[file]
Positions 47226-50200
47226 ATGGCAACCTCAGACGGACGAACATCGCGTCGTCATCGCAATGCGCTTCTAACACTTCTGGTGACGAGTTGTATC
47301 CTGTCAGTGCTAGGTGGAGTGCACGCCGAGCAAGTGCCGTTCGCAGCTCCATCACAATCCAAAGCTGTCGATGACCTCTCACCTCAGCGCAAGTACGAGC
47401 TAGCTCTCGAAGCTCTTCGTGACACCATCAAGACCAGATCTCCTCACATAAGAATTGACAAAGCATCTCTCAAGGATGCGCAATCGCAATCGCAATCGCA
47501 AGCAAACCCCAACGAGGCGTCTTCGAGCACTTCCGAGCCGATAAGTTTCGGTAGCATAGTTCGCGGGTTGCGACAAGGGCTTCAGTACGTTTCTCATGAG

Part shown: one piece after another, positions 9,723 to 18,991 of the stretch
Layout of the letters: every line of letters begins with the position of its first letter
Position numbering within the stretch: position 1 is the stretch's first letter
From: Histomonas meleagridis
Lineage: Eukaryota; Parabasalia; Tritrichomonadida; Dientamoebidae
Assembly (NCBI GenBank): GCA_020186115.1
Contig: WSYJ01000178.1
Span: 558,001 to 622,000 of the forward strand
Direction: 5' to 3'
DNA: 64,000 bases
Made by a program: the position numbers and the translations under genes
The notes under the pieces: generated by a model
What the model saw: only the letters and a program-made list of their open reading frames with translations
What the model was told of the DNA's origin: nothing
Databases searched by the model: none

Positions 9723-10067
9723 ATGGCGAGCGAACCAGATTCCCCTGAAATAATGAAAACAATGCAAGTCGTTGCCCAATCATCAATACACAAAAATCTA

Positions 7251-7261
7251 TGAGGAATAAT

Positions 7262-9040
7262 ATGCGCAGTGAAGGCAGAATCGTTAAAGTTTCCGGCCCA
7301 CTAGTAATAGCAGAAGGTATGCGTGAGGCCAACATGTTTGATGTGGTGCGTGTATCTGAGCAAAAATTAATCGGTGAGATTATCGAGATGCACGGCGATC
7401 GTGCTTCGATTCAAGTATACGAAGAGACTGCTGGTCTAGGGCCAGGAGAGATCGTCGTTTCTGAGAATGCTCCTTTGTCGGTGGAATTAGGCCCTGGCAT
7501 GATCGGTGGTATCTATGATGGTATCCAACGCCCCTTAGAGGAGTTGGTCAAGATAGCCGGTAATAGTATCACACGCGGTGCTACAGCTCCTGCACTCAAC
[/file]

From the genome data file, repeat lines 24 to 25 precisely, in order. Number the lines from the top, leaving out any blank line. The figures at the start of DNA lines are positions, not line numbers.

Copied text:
7251 TGAGGAATAAT

Positions 7262-9040